Posted on 28 Oct 2011 by Ray Heffer
Since the days when exams were written with chalk and slates and blog posts were cave paintings, it is obligatory to share the experience of taking exams within the community. I hope the title didn’t get you too excited as I signed an NDA and really can’t tell you how to pass this exam. But, what I can do is give you advice and help you focus your study where it really matters. For starters, if you are reading this then you are probably wondering about the VCP5 and the VCAP5 exams. I wouldn’t blame you if you are opting to hold on for the release of the VCAP5 exams, but as it stands whilst I write this post we have no idea when they will be released. It’s likely to be next year sometime, but that is a pure guess. Gregg over at TheSaffaGeek has already started compiling some material to help you with studying for the VCAP 5 exams. However, if you have decided to jump straight in and sit the VCAP-DCD4 (VDCD410) exam then here are my thoughts.
This exam is HARD-ass. There are a few peeps that say it’s easy, but I personally found this harder than the VCAP-DCA due to the shear number of questions (113 in total as stated in the blueprint). If you are a native English speaker then you get 3 hours 45 minutes (4 hours for non-native), and the key to passing this exam is primarily being able to skim-read a case study or scenario and understand design requirements, constraints, risks, assumptions and translate these into one or more of the possible answers. If you spend time reading each question in detail then you are likely to run out of time. It’s also a hard exam to study for because it tests your general experience with vSphere and design knowledge, so you are not just remembering where something is configured.
I don’t want to repeat what a Google search will already reveal as there are plenty of VCAP-DCD study resources out there (I’ve provided my favorite links below), but one significant study aid is the VMware vSphere Design Workshop course, especially if you are not familiar with the VMware design methodology. Another valuable resource is the VMware vSphere HA and DRS Technical Deepdive by Duncan Epping and Frank Denneman. I’m not just saying that because they’re great guys, this book really did help me with the exam. Understanding some of the advanced settings and HA best practices is an important skill to learn, and this book covers much of what you need to know.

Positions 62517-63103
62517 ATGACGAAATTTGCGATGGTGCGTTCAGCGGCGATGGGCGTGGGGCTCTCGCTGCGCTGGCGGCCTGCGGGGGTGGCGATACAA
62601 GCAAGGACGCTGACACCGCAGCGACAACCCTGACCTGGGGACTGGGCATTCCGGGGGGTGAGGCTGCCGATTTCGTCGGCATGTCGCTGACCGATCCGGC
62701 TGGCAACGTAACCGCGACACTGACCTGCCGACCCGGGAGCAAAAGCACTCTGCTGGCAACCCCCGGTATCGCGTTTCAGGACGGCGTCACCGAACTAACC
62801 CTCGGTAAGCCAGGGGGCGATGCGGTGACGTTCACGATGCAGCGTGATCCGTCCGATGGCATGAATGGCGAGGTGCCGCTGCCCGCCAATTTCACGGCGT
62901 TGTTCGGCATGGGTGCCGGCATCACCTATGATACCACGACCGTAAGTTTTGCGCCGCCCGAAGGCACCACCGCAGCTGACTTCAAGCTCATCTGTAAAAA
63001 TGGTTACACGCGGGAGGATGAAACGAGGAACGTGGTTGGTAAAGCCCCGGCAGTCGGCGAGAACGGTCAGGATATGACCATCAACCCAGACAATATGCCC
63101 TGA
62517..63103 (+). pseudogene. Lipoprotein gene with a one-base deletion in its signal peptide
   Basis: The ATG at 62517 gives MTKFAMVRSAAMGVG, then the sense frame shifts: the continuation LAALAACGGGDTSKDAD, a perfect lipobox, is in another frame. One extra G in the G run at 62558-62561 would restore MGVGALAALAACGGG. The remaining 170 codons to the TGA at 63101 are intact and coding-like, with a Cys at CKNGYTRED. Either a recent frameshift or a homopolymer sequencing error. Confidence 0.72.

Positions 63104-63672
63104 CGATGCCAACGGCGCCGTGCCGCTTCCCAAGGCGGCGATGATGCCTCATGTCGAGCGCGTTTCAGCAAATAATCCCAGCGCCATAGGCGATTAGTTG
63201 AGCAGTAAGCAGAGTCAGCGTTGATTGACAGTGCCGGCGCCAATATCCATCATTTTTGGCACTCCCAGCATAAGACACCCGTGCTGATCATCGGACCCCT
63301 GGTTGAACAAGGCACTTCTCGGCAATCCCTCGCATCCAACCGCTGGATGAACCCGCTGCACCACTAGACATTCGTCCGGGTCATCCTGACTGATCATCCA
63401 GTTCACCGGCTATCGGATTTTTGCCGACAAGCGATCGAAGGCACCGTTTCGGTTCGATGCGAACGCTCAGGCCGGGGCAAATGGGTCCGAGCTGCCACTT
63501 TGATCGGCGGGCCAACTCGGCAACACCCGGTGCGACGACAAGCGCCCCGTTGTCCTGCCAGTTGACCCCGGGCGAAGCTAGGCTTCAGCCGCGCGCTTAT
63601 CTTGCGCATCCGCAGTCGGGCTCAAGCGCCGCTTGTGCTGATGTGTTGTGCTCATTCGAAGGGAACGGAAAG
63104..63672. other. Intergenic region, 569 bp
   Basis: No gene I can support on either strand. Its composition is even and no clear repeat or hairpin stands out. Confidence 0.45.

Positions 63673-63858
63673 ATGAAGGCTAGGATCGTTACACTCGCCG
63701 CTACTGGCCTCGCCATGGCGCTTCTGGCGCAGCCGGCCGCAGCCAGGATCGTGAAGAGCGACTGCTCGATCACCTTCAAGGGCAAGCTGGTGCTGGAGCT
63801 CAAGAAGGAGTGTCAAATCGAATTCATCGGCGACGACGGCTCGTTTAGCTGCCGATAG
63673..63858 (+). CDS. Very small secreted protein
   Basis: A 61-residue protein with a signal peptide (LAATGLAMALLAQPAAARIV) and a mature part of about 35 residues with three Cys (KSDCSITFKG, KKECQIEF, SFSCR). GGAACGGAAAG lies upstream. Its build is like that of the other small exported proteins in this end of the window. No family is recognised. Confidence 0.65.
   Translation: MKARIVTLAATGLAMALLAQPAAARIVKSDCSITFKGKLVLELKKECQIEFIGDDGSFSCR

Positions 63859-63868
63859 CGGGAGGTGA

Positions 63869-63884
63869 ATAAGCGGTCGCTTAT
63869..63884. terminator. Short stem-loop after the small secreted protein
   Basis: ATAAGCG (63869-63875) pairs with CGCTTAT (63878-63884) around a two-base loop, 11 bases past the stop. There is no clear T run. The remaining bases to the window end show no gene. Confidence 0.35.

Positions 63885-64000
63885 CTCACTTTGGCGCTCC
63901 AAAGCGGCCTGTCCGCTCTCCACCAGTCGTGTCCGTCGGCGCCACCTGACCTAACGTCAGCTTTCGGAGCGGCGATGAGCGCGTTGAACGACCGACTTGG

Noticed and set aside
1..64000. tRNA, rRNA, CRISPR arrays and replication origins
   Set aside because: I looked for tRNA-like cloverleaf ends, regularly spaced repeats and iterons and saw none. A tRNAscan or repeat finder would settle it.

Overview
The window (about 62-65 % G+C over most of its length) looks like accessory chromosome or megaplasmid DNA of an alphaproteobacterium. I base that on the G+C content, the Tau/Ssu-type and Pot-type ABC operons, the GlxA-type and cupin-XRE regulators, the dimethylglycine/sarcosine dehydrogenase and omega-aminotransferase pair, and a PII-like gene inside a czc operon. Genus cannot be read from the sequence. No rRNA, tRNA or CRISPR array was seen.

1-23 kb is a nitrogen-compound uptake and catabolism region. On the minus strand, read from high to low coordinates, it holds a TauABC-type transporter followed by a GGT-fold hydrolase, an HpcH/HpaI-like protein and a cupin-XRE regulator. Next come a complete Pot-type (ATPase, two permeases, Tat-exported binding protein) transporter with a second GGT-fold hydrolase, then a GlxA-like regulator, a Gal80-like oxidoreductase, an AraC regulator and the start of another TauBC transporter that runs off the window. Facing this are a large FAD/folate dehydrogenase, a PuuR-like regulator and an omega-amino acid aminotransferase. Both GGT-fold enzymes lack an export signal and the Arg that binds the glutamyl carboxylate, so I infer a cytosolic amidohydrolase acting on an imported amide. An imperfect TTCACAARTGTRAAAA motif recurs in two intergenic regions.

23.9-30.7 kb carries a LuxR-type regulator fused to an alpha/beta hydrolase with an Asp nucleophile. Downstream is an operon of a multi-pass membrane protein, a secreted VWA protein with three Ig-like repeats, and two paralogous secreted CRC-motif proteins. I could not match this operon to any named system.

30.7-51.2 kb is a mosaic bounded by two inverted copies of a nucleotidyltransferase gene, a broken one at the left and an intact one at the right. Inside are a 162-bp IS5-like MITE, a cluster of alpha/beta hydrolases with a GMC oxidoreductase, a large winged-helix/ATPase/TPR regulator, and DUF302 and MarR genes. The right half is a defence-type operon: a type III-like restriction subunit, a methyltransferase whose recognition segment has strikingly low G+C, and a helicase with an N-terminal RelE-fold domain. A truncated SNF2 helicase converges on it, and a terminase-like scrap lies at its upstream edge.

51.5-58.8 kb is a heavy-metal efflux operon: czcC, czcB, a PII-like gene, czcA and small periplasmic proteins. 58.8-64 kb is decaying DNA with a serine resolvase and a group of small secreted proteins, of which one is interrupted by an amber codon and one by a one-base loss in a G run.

You will be tested on some technical knowledge, but the main factor required to pass this exam is based on your ability to map business requirements to a valid vSphere solution. Unlike the VCAP-DCA exam where you need to learn how to configure multipathing options from the command line for example, the VCAP-DCD requires you to understand which circumstances you would need to do this and which options you need to configure based on customer requirements.
Do you need a home lab for this exam? No. For the VCAP-DCA you certainly need a lab environment but the DCD exam tests your understanding of vSphere in-depth and many of the best practices surrounding it. Time to start reading I’m afraid!
The exam format contains a mix of multiple choice, drag-and-drop and design (Visio style) questions. If you do lots of vSphere designs and you use Visio a lot then you’ll be fine with this, but one free tool that worked very well for me is the drawing app with Google Docs. If you have a Google account, just head to Docs and select Create > Drawing. This is actually an excellent little tool and alternative to Visio and you can practice some vSphere designs. I even managed to get vNIC’s looking like a NIC card, good fun too!
My final tip is not to panic. Whilst I said this exam is HARD-ass, it is not impossible. If you fail it? Then at least you have experience of the exam and know where to focus your learning for next time.
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